Although there is emerging evidence for the factorial validity of the distinction between post-traumatic stress disorder (PTSD) and complex PTSD (CPTSD) proposed in ICD-11, such evidence has been predominantly based on using selected items from individual scales that describe these factors. We have attempted to address this gap in the literature by testing a range of alternative models of disorders of traumatic stress using a broader range of symptoms and standardized measures.
Participants in this cross-sectional study were a sample of individuals who were referred for psychological therapy to a National Health Service (NHS) trauma centre in Scotland (N = 195). Participants were recruited over a period of 18 months and completed measures of stressful life events, DSM-5 PTSD, emotion dysregulation, self-esteem and interpersonal difficulties.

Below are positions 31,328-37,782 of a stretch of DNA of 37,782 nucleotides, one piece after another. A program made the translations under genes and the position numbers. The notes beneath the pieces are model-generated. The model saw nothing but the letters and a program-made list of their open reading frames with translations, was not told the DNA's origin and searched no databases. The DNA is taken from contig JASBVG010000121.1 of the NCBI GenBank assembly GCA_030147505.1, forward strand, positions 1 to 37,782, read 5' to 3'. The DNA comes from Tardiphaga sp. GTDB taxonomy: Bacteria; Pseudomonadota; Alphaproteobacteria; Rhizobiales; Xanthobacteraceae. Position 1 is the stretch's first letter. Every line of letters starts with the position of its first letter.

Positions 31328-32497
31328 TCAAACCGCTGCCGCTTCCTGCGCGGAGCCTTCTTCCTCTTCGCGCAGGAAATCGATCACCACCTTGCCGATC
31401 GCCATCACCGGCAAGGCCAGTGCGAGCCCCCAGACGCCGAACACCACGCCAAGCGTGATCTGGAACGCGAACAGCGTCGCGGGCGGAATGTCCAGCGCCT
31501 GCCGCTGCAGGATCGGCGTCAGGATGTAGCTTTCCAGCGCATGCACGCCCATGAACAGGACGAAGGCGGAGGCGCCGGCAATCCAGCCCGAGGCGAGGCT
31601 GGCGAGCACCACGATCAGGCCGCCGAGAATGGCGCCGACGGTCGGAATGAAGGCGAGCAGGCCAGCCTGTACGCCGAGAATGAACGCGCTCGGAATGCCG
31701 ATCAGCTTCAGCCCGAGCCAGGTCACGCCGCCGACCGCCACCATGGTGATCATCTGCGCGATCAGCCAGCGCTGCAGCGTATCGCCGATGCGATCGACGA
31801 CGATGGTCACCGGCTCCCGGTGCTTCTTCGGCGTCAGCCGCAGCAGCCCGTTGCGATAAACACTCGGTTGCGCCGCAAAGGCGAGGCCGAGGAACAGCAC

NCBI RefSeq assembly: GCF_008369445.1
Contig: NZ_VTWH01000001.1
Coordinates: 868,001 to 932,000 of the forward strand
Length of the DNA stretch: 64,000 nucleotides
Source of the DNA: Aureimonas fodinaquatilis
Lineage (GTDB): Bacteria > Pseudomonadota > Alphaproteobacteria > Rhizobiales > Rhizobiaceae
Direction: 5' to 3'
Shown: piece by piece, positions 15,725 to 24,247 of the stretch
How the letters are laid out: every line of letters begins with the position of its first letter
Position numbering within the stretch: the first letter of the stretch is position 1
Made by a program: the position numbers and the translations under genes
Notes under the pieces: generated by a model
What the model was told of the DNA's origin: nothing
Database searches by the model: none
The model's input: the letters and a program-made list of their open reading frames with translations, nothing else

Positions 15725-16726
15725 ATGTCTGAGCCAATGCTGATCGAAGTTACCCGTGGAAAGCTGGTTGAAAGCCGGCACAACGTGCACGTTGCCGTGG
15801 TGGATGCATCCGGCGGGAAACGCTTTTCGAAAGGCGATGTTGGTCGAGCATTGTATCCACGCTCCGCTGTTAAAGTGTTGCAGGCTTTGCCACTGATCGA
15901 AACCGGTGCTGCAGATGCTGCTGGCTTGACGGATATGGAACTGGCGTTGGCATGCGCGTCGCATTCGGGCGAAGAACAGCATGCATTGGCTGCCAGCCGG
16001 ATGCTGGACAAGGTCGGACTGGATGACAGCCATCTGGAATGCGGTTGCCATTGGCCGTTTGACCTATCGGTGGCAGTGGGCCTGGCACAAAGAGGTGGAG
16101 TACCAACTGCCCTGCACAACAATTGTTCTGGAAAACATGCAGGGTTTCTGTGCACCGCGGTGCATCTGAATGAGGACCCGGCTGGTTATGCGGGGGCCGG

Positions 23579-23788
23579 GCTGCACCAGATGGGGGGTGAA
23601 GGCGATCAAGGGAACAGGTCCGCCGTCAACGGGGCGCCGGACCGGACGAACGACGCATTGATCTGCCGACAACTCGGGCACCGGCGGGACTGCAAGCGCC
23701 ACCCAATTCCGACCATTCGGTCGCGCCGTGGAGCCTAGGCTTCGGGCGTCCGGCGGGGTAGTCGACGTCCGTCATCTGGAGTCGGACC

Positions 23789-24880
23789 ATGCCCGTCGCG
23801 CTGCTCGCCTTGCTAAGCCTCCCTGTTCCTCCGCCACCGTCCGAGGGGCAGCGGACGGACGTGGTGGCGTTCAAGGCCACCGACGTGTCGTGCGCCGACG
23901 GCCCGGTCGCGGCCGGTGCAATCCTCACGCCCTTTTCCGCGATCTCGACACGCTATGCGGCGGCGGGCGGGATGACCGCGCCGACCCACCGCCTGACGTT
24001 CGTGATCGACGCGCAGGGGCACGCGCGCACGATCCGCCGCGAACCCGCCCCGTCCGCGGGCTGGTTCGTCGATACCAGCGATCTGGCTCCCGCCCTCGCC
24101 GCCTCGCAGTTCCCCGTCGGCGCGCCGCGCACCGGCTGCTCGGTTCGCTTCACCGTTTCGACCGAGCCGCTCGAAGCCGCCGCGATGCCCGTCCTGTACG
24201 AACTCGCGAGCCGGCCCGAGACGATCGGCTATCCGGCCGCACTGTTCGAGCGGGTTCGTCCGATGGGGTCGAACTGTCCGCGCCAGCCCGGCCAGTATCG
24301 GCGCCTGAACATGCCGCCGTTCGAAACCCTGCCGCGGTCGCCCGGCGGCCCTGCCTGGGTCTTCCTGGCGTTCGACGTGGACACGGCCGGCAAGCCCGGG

Overall, results indicate that a structural model incorporating six first-order factors (re-experiencing, avoidance of traumatic reminders, sense of threat, affective dysregulation, negative self-concept and disturbances in relationships) and two second-order factors (PTSD and disturbances in self-organization [DSO]) was the best fitting. The model presented with good concurrent validity. Childhood trauma was found to be more strongly associated with DSO than with PTSD.
Our results are in support of the ICD-11 proposals for PTSD and CPTSD.